Your customers can do a better job of marketing and selling your product or service than your own team could. That sounds like a sweeping claim. It is, which is why it comes with a few caveats and provisos. I talked about the ‘why’ and ‘what’ of encouraging your customers to advocate on your behalf in my two previous articles.
As third parties, when your customers advocate for you and speak on your behalf in their own words, they can be one of your most believable, trustworthy mouthpieces. When you tell customer stories in a way that is genuine and in their own voice, you are giving prospects more reasons to believe, sooner.
My most recent article discusses elements that make a good customer story. So how can you get customers interested in serving as a reference?
In my experience, some customers - especially large or publicly held companies - are reluctant to participate in public relations or customer references. Reasons run the gamut, and busyness is just one. Giving up an hour or even a few minutes of their week may not be possible for your customer contacts. Even though it can be a difficult, uphill pursuit to get your customers to agree to serve as a reference, where there is a will there's a way. It may take time, but consider the rewards.
Let’s take a look at a few approaches to engaging customers in your reference program.
Offer your customer a modest thank-you gift. Keep ethics in mind, but it’s alright to give a thank-you gift as a way to show appreciation for their time. Maybe it’s a simple gift card or a thank-you gift basket. This is a bit ‘transactional’ and it may work for some customers, especially small to medium businesses.
Invest in Relationships
In my experience, however, it’s more common that you’ll need a longer-term approach - one that involves investing in the relationship, consistently delivering on your promises, and showing your commitment to your customer and their success. Whether or not it’s formally called a customer advocacy program, this kind of investment and engagement with your customers may involve any of several activities.
Encourage Customer Advocacy, Offer Incentives and Appreciation
Offer customers a referral incentive. If they refer another customer who purchases your product, give them something back, whether monetary or a discount on their SaaS fee.
Show your appreciation in unexpected ways. Have your CEO hand-write a letter thanking your most valuable or loyal customers for their business. How many companies do this any more?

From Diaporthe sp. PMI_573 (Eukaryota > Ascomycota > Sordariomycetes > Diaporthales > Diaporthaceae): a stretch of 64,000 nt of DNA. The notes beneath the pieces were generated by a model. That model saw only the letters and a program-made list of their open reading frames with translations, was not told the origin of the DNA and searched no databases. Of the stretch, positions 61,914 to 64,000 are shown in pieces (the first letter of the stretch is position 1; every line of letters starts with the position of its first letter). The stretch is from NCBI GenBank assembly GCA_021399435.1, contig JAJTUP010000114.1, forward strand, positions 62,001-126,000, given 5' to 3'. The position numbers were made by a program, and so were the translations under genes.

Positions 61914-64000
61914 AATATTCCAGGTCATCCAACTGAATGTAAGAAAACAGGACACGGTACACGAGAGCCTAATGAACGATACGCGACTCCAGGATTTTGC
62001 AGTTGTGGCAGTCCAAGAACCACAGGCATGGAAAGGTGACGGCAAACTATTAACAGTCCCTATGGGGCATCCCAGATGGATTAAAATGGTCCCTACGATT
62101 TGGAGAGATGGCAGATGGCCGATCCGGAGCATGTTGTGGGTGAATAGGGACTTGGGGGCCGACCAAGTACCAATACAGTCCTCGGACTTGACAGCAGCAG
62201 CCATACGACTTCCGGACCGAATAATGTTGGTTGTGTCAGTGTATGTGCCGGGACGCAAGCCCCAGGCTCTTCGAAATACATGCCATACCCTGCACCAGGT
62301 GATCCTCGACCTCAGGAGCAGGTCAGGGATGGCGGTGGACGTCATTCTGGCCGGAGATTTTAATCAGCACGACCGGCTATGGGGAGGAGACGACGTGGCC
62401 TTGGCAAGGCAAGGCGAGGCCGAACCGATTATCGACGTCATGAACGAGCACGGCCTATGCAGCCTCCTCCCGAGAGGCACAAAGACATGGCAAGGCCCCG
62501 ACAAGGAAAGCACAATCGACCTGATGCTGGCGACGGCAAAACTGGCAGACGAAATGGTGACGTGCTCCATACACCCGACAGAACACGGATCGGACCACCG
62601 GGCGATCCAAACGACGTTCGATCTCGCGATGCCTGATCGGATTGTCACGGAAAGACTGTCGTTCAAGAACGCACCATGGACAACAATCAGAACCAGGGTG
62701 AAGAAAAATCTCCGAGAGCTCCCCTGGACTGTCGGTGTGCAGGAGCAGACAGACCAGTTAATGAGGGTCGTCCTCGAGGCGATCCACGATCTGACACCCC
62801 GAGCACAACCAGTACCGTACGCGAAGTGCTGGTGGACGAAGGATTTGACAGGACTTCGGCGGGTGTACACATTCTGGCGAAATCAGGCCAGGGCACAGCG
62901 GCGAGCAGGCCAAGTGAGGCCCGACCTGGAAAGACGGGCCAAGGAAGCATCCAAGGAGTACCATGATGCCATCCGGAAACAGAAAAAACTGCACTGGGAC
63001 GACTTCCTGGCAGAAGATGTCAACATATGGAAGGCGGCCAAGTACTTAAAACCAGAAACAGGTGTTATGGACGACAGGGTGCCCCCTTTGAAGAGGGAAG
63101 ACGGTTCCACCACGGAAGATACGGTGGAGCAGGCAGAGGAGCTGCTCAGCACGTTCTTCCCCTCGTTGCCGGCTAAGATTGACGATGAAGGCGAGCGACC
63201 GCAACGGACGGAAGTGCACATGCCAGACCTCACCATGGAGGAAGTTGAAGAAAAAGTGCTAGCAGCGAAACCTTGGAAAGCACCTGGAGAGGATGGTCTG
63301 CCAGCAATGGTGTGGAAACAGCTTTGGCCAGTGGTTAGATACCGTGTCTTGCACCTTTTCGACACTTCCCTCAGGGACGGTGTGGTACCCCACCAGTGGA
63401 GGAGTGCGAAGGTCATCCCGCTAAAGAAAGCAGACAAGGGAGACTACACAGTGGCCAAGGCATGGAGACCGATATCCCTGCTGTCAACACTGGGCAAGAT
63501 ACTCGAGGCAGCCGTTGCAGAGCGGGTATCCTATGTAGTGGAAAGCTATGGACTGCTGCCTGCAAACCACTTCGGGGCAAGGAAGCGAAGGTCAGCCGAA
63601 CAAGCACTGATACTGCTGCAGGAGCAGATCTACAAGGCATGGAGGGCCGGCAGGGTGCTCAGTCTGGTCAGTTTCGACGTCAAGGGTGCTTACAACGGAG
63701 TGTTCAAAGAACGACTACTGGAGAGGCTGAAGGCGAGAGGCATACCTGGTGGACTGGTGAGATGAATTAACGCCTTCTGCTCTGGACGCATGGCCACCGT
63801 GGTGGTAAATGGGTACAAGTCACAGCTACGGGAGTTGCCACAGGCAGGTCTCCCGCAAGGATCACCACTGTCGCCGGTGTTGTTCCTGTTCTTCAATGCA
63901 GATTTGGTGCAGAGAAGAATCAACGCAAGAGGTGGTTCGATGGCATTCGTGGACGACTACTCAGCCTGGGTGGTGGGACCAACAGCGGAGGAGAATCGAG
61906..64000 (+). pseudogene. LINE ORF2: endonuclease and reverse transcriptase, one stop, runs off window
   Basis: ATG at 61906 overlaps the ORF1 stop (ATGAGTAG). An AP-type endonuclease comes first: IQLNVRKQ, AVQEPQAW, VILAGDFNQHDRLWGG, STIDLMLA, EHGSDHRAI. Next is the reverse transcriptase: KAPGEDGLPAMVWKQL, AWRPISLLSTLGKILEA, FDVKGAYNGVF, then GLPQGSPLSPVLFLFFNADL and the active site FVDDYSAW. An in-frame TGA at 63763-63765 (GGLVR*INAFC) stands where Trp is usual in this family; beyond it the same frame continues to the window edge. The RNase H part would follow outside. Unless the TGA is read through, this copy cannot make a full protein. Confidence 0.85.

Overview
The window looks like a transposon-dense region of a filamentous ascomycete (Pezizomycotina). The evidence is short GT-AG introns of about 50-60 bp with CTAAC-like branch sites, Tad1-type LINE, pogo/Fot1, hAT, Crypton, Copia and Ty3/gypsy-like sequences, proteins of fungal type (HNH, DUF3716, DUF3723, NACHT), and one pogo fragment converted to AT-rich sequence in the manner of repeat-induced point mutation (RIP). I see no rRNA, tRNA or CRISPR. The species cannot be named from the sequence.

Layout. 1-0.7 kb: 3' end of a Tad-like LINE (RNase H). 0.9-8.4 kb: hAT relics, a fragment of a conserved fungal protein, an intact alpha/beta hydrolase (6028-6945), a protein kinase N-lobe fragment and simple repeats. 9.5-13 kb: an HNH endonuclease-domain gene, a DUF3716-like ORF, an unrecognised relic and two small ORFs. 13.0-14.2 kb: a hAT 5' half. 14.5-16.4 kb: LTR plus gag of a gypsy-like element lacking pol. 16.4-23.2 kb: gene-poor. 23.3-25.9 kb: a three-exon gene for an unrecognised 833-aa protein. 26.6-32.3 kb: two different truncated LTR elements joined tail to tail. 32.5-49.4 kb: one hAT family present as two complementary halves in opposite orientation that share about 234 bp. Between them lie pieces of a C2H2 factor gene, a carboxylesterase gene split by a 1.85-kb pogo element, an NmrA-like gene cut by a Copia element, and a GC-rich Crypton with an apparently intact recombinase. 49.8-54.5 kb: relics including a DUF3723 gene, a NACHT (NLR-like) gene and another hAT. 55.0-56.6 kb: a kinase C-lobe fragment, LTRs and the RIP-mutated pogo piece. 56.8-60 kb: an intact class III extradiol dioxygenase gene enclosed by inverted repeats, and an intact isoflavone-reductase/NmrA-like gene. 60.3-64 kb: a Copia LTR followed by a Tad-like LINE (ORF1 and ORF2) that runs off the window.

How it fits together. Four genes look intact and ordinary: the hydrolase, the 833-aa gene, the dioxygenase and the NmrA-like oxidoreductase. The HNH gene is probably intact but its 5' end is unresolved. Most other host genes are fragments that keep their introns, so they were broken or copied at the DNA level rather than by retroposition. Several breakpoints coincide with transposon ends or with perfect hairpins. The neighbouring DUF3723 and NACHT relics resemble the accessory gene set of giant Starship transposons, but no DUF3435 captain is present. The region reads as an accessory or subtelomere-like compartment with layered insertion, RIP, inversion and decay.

Create Engagement Opportunities
Invite customers to a product roadmap feedback session quarterly or more often. You could even expand this into a customer advisory or user group council that meets regularly and gives customers access to key people in your organization as well as a peek into your plans for your product portfolio.
Some companies even host an annual or semi-annual user conference. This lets you wine and dine your customers, invest in their personal and professional development, and provide opportunities for people across your company to rub elbows with key people at the customer organization.
Doing these things will involve an investment from your organization.
It also requires investment from your customer that goes far beyond paying their invoice. In the process, you develop and deepen relationships and rapport. Rapport makes a great foundation for asking customers to spend time serving as a reference for you.
Finally, encourage reseller partners to submit their customers for references / case studies. You get a customer story. So do your partner and your mutual customer. You garner a lot of goodwill with both parties, because they both get publicity, with minimal time investment on their part, since your team will do a lot of the heavy lifting to create the customer reference assets.
Facilitate Low-Effort Participation
In consideration of your customer’s busy schedule, be sure to have a few different options for customer reference and storytelling activities. On the low end of time involvement, you could ask customers to give you a few quotes to use in your marketing and PR or take a brief call or two every so often from prospects for candid feedback about your company and products. On the higher end of time commitment is participation in a written and/or video case study.
Companies that have the best success engaging customers in PR and customer references are the ones who invest in the customer’s success, and encourage mutual investment and rapport-building.
Put your customers in the limelight, tell stories that position them as the hero, and you will find that they are very good at marketing and selling your products on your behalf.